Another thing I want to try to take care of today is a little bit of Twitter maintenance, spurred by a post on the Xchyler Publishing blog. As I think I’ve mentioned before, I’m not a follower-farmer; I don’t do the thing where you follow a boatload at random, hope they follow back, dump the ones who don’t, rinse and repeat. I don’t see the point. I follow people who have something interesting to say—or at least, that’s the intention—and I try to read all their tweets, so that limits the number I can follow (currently that’s about a hundred and forty). But it turns out that I’m following some people who really don’t say anything beyond marketing their book (or another person’s book), and perhaps retweeting in bursts (I’m talking about individuals here; I also follow publishers, and I expect them to be marketing—that’s their business—so that’s ok with me). There are also a few who I’m following purely because I followed them back in the days before I realised what was going on with the boatload system, and I never got round to cleaning that up. It’s past time to prune that particular bush, methinks.
Next weekend, we’ll be at Salt City Steamfest! The plan is to be there all day Saturday, so come and find me—I’ll be the one not wearing much in the way of Steampunk gear (I really don’t have any just yet, and I won’t have time to get any before the show). I’ll likely be at or near the Xchyler Publishing booth most of the time, and I’ll probably be on a panel to answer a few questions at some point. It promises to be great fun, and we’re looking forward to it.
Until next time . . .
A busy few days, one way and another, hence the shortage of blog posts.
At work, I am still The Peripatetic Programmer—moving stealthily from project to project, leaving behind no trace but a trail of fixed problems. Possibly, the other developers catch sight of me as I melt into the shadows, then they say, “Who was that masked man?”
Or not. It’s Friday, it’s been busy week, and I have to say I might be a little punchy.
On the writing/editing front, I sent back line edits for Mr. Gunn & Dr. Bohemia, Chapter 1, a couple of days ago, and I just sent what I hope will be the last copy edits for Chapter 6 about half an hour ago. Which means, at this moment, it’s all in the hands of my editors; my line editor has Chapters 1-5 and 8, and my copy editor has the rest. I could get markups back at any time, of course, but it does leave me with some time to work on the as-yet-untitled fantasy short story I’m planning to enter in Xchyler’s next anthology contest. So that’s probably how I’ll be spending this weekend.
Right now though, time for a relaxing evening. A blog post, perhaps a little blog maintenance. We’re planning a quick trip out to the local bookstore in a little while. Later, crack a can of beer and watch an episode or three of Person Of Interest. Nice.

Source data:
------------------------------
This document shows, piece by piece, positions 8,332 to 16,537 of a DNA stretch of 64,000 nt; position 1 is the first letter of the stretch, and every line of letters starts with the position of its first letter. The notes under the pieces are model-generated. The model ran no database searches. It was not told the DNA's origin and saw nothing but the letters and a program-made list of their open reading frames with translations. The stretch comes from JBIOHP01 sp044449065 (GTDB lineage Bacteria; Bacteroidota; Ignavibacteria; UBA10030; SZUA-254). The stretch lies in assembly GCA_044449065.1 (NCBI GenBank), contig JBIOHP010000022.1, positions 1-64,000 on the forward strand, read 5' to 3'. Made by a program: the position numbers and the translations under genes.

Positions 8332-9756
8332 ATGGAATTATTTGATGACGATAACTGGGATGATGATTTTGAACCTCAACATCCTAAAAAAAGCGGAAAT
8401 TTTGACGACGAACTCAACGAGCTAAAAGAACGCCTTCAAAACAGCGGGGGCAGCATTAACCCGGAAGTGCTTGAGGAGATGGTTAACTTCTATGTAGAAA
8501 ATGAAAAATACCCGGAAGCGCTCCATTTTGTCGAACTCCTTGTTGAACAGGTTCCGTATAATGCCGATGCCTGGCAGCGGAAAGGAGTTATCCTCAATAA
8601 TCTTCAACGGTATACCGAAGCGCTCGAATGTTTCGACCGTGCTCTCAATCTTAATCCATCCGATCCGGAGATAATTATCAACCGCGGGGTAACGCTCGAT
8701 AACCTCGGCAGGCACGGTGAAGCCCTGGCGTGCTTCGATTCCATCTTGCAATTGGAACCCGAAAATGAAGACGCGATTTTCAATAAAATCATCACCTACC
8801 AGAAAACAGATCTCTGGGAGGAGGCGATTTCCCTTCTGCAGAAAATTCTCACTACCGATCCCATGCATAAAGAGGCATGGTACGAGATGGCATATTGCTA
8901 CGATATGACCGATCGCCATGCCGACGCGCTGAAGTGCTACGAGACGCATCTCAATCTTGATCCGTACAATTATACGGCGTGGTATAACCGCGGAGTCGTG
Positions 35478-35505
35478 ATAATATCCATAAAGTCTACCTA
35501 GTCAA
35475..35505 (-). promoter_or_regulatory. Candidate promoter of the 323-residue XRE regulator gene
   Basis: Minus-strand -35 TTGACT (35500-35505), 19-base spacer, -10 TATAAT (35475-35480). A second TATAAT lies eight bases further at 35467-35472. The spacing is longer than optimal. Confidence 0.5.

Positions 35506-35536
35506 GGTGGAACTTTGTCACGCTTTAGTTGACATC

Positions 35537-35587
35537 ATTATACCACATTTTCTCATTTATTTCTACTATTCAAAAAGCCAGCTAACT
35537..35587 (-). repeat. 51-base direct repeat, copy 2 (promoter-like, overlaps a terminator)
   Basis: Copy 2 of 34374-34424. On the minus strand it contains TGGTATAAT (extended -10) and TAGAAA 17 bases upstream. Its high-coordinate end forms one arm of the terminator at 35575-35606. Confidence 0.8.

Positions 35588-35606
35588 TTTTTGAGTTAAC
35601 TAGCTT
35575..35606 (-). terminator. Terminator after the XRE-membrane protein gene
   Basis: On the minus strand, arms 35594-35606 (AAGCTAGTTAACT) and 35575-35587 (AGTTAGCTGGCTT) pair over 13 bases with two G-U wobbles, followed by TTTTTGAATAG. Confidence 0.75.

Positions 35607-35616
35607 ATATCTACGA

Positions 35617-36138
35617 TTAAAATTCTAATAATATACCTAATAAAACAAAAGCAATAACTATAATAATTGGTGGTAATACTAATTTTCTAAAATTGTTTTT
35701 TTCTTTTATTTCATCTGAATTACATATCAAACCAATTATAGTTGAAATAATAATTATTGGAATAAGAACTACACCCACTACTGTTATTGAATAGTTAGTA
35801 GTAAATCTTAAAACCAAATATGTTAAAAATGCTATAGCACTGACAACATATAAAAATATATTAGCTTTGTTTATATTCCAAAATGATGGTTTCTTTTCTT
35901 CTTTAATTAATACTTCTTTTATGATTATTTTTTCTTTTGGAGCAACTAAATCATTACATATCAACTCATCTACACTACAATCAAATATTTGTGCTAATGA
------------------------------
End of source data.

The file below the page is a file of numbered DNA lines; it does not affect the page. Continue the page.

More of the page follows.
Have a great weekend, gentle reader. Until next time . . .
I finally got through editing Chapter 11 of Mr. Gunn & Dr. Bohemia this morning—and then Chapter 12, being very short compared to the others (only about two thousand words—not much more than an epilogue, really) followed shortly after. Then I started, and finished, the polishing pass. Chapters 9, 10, 11 AND 12 of have all gone off to my copy editor. WOOT! And . . . rest.
That’s not the end of it yet, of course. The previous versions of Chapters 6 & 7 came back with some markup, and there’s still line editing to get through, and a bit more after that—but this is a major milestone. All the heavy lifting is done, after what seems like months. Actually, it HAS been months. Much as I’ve enjoyed working on G & B, I’m looking forward to putting it to bed and getting into something different.
Tuesday morning’s post was, shall we say, a little premature. At the time I thought I was in for an easy day and an early out. I couldn’t have been more wrong.
There was a slow morning, then I helped interview a couple of people, and then there was a meeting about a new project.
And then the used food hit the ventilation; a system that’s been in production for a while had developed a problem, and the people who’d developed it are no longer with us. I got drafted.
It seems I am now the resident Developer Without Portfolio—able to move stealthily from project to project, jump tall buildings in a single bound, etc.
Well, I fixed the problem. Problems, actually—there were three, it turned out. It meant a working day of eleven and a half hours, but considering that I had to pull apart a web application that I’d never been involved with and knew nothing about (I don’t even know what it’s for, really, even now), dig into its guts and figure out what was suddenly wrong with it, I don’t consider that half bad.
On top of the work I’d done at the weekend, by Tuesday night I’d worked nine days with a few hours on Sunday afternoon as the only break.
Yesterday morning, which was Wednesday, I was ready to get back to editing work on Chapter 10 of Mr. Gunn & Dr. Bohemia. Except that I wasn’t, really. I worked on it for an hour or so, then like a racehorse that’s decided it’s had enough, my brain started refusing fences. After nine days of brain-busting, I needed a proper rest. The Tenth Day ended up being a well-deserved day of rest.
One thing I’ve learned: when editing, if I reach a point where I know I should be able to see what’s needed, but I simply can’t, it’s time to stop. If I push it, all that happens is that I have to give up on it anyway, then when I start again the next day, it’s looking back at me with red eyes and yellow fangs, daring me to grapple.
So I stopped. I saved what I’d done, backed it up, then stretched out on the sofa with a coffee and watched The Ninth Gate, then Total Recall.
A night’s sleep, and this morning I got back to work, and things are much, much better. Chapter 10 is done, gentle reader, and I’m eight pages into Chapter 11 (which is forty pages long, so there’s a way to go yet).
I have four more days after today before I have to go back to the day job, so I’m going to take it easy; get the work done, but not push so hard that I burn out. Four hours a day, maybe five, then stop. And for now, for today, I’ve stopped.
And it’s time to stop blogging, too. I need a coffee, and another movie.
Until next time . . .